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Wednesday, April 24, 2013

The Nature of Atkins Diet

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The Atkins diet involves limited consumption of carbohydrates to switch the body's metabolism from metabolizing glucose as energy over to converting stored body fat to energy. This process, called ketosis, begins when insulin levels are low; in normal humans, insulin is lowest when blood glucose levels are low (mostly before eating). Reduced insulin levels induces lipolysis which consumes fat to produce ketone bodies. On the other hand, caloric carbohydrates (for example, glucose or starch, the latter made of chains of glucose) affect the body by increasing blood sugar after consumption. (In the treatment of diabetes, blood sugar levels are used Carbohydrate Counting.) Fiber, because of its low digestibility, provides little or no food energy and does not significantly affect glucose and insulin levels.
In his early books such as Dr Atkins' New Diet Revolution, Atkins made the controversial argument that the low-carbohydrate diet produces a metabolic advantage because "burning fat takes more calories so you expend more calories".[1] He cited one study where he estimated this advantage to be 950 calories (4.0 MJ) per day. A review study published in Lancet[2] concluded that there was no such metabolic advantage and dieters were simply eating fewer calories because of boredom. Professor Astrup stated, "The monotony and simplicity of the diet could inhibit appetite and food intake".
In the most recent book by Drs. Westman, Phinney, and Volek, the authors suggest optimal levels of protein, fat, and calorie intake, and have moved away from the metabolic advantage theory.
The Atkins Diet restricts "net carbs" (digestible carbohydrate grams that affect blood sugar less fiber grams). One effect is a tendency to decrease the onset of hunger, perhaps because of longer duration of digestion (fats and proteins take longer to digest than carbohydrates). Atkins states in his 2002 book New Diet Revolution that hunger is the number one reason that low-fat diets fail, and that the Atkins diet is easier because one is satisfied with adequate protein, fat and fiber.[1]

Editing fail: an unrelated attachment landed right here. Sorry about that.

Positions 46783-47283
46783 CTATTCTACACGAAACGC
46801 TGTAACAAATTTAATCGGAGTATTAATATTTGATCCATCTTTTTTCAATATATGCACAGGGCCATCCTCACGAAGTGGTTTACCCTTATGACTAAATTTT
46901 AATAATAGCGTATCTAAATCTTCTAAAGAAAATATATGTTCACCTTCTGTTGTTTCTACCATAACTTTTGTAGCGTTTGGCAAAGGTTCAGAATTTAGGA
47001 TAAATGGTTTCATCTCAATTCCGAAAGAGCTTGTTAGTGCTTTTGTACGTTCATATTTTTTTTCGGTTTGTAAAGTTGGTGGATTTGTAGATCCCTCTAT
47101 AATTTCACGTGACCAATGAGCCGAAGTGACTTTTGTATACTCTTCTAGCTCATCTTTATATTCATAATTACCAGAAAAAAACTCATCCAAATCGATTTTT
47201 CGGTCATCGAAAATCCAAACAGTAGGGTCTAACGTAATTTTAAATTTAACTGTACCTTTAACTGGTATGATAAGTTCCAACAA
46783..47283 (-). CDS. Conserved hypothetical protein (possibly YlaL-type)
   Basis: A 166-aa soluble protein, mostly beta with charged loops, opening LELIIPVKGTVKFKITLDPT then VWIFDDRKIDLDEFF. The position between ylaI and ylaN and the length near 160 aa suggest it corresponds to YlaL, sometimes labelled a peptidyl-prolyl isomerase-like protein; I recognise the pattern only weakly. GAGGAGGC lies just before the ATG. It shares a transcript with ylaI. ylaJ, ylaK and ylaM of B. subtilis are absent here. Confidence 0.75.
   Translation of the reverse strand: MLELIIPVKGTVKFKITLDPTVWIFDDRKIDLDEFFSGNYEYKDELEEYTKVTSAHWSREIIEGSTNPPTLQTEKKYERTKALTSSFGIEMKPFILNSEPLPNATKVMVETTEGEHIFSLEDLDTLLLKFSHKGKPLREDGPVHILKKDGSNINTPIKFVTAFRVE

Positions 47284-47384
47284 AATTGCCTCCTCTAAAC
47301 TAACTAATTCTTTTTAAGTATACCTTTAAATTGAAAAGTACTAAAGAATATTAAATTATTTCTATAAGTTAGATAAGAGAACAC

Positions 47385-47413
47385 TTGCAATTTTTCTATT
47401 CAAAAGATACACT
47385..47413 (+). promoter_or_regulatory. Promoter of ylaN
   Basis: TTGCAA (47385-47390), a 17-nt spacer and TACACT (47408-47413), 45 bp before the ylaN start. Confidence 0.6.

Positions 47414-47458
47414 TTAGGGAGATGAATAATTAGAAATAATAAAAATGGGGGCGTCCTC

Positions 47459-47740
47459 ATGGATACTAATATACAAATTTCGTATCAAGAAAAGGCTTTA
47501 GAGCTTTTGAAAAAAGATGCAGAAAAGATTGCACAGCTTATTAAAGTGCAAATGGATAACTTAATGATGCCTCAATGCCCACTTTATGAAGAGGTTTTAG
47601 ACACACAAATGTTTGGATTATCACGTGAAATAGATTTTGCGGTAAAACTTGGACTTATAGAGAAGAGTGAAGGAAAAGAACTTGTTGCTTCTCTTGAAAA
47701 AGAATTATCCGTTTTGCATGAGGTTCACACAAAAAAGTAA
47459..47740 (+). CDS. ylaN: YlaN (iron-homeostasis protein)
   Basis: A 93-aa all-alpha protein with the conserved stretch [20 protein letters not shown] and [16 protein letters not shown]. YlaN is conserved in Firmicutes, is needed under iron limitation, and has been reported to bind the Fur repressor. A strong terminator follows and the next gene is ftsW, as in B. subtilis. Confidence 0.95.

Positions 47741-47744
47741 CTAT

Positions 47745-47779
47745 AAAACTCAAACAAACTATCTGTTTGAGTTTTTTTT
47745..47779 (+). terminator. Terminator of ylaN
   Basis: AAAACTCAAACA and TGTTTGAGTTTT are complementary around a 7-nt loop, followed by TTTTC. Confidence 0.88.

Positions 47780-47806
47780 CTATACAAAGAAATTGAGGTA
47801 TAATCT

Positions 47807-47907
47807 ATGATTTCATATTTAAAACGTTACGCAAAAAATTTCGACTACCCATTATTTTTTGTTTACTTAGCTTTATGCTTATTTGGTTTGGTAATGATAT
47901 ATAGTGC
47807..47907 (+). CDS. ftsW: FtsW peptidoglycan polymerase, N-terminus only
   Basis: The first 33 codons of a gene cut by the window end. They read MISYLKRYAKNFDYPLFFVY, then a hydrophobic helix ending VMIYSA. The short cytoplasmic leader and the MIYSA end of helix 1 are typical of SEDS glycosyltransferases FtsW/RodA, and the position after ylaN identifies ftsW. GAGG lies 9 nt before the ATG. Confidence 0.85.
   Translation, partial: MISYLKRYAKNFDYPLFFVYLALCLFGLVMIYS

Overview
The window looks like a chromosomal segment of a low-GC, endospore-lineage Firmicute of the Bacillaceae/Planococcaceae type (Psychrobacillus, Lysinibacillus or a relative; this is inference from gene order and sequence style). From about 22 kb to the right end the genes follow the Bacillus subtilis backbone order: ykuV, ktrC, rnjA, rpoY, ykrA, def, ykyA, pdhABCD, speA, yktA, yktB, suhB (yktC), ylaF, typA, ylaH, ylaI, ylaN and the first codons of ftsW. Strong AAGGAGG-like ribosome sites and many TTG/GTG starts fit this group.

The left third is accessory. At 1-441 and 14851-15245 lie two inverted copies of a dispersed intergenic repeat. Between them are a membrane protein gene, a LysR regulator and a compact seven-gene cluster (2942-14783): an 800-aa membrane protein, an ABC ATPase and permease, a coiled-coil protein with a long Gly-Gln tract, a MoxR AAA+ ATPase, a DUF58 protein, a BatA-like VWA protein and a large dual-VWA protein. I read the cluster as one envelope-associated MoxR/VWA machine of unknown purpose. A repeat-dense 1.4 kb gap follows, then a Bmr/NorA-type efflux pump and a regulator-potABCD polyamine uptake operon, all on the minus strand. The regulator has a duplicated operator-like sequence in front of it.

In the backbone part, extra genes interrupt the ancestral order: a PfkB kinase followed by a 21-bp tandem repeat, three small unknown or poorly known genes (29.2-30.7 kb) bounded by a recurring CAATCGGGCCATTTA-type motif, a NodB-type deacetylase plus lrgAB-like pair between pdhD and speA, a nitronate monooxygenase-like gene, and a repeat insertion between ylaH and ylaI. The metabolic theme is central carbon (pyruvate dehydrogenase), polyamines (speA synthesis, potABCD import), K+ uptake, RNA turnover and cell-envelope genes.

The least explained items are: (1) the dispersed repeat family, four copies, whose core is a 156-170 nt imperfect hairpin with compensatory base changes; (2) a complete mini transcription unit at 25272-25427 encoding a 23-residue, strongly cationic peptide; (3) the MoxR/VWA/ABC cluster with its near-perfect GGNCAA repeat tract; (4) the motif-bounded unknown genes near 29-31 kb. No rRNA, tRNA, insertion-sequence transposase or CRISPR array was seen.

Net carbohydrates can be calculated from a food source by subtracting fiber and sugar alcohols (which are shown to have a smaller effect on blood sugar levels)[citation needed] from total carbohydrates. Sugar alcohols contain about two calories per gram, and theAmerican Diabetes Association recommends that diabetics count each gram as half a gram of carbohydrate.[3] Fructose (for example, as found in many industrial sweeteners) has four calories per gram but has a very low glycemic index[4] and does not cause insulin production, probably because β cells have low levels of GLUT5.[5][6] Leptin, an appetite regulating hormone, is however not triggered following consumption of fructose. This may for some create an unsatisfying feeling after consumption which might promote binge behavior that culminates in an increased blood triglyceride level arising from fructose conversion by the liver.[7]
Preferred foods in all categories are whole, unprocessed foods with a low glycemic index, although restrictions for low glycemic carbohydrates (black rice, vegetables, etc.) are the same as those for high glycemic carbohydrates (sugar, white bread). Atkins Nutritionals, the company formed to market foods that work with the Atkins Diet, recommends that no more than 20% of calories eaten while on the diet come from saturated fat.[8]
Atkins' book, Atkins Diabetes Revolution, states that, for people whose blood sugar is abnormally high or who have Type 2 diabetes mellitus, the Atkins diet decreases or eliminates the need for drugs to treat these conditions. The Atkins Blood Sugar Control Program (ABSCP) is an individualized approach to weight control and permanent management of the risk factors for diabetes and cardiovascular disease.[9] Nevertheless, the causes of Type 2 diabetes remain obscure, and the Atkins Diet is not accepted in conventional therapy for diabetes.

Source: Wikipedia



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